I’ve never read Lolita.
I’ll admit, the book’s infamous storyline has left me with a bit of a phobia, an irrational fear of encountering some sticky stain or the other left over by the sort of person who undoubtedly curls up with such a book on a sunny day, hiding from the din of society’s carnival, derelict in their sallow and empty lives.
I mean, just think of all those lecherous, unwashed pedophiles, lurking behind the shelves of your local library.
I’m sorry. Did I just say that?
I meant to say those lecherous, unwashed bibliophiles.
And, hey, let’s not forget the unmarried uncles, the lizard-eyed trigonometry teachers, the dewy-nosed assistant principals still living with their mothers, the Polish film directors currently sitting in Swiss holding cells – the whole horrible, nasty, unsavory bunch.
Throw the book at ‘em!
Give 'em the chair, I say!
The comfy chair, that is, the one in the middle of the children’s section, with the grandmotherly cushions.
I mean, even pedophiles pay their taxes – after all.
But really, only a creep would check out a book like Lolita from the public library – right?
We’re more enlightened than that.
Lolita is considered by many to be one of the greatest books ever written – a sly, complex, funny, and critical narrative essay on our society and its mores.
Still, I have the sneaking suspicion we’re all Humbert Humbert deep down inside – quite likely Lolita too – a notion that renders all used editions of Nabokov’s novel something of a cultural handkerchief – or perhaps a doorknob – a cafeteria spoon – a hotel pillow – the archive of analogous objects is practically endless – as endless as the wayward inclinations of the human heart – and the dirty fingerprints etched across its fragile shell.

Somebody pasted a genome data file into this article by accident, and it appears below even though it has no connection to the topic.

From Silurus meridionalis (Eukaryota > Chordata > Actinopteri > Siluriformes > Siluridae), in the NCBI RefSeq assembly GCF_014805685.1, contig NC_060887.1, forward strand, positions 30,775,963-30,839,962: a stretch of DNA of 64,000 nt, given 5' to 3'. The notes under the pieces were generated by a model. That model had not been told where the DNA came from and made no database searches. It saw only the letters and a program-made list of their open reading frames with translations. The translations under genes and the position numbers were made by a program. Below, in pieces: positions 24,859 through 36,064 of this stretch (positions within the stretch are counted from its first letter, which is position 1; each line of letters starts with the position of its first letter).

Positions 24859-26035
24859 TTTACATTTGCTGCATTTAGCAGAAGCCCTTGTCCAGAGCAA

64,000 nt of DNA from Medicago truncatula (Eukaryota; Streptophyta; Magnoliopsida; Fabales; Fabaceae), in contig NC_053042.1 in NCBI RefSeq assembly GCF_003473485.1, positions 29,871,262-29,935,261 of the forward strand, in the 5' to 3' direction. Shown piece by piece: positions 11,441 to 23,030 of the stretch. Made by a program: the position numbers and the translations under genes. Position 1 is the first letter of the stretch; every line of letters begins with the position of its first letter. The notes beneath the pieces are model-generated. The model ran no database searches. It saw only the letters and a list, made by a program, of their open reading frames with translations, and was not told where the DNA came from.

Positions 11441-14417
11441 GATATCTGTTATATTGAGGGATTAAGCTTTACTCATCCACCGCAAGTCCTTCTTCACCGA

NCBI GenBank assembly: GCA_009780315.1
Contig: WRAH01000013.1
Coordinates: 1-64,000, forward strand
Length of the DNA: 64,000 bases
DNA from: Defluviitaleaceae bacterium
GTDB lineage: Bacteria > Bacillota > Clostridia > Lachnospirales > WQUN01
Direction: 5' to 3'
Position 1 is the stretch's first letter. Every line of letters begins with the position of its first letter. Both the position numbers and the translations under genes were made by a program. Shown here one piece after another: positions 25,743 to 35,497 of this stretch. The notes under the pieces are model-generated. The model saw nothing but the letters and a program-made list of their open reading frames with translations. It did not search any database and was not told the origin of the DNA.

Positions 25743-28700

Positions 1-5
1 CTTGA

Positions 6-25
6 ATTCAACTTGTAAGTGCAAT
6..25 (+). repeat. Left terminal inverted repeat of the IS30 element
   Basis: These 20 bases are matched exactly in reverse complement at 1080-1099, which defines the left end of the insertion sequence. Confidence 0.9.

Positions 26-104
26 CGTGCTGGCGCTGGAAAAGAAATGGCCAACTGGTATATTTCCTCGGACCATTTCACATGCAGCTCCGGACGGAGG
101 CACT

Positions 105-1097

At the other end of such affairs, I’ve also not read Charles Webb’s The Graduate.
But, really, who has?
Isn’t that a bit like bothering to read Pierre Boulle’s Planet of the Apes?
Still, that literary oversight has done little to render my Mrs. Robinson Complex inert.
And, really, what foul gummy residue might lurk between the pages of such disregarded mileposts of literature to dissuade me from picking them up?
Their spines are more than likely still dimple-free, anxiously waiting foreign fingers, sitting virginal on the shelf.
Perhaps it’s just my age.
Perhaps being in the rough middle of life provides one with just as much to leave behind as it does to anticipate – to obsess upon, to fear – a red ribbon in the hair of youth acting as a warning to all those who would attempt to surreptitiously brush its leg as they pass on by – those hugging the shoulder of impending decrepitude, making contact with the inevitable lines of age.
I’ll soon find out.
I just put a copy of Lolita on hold at my library.
Time to start that car, you dirty old man.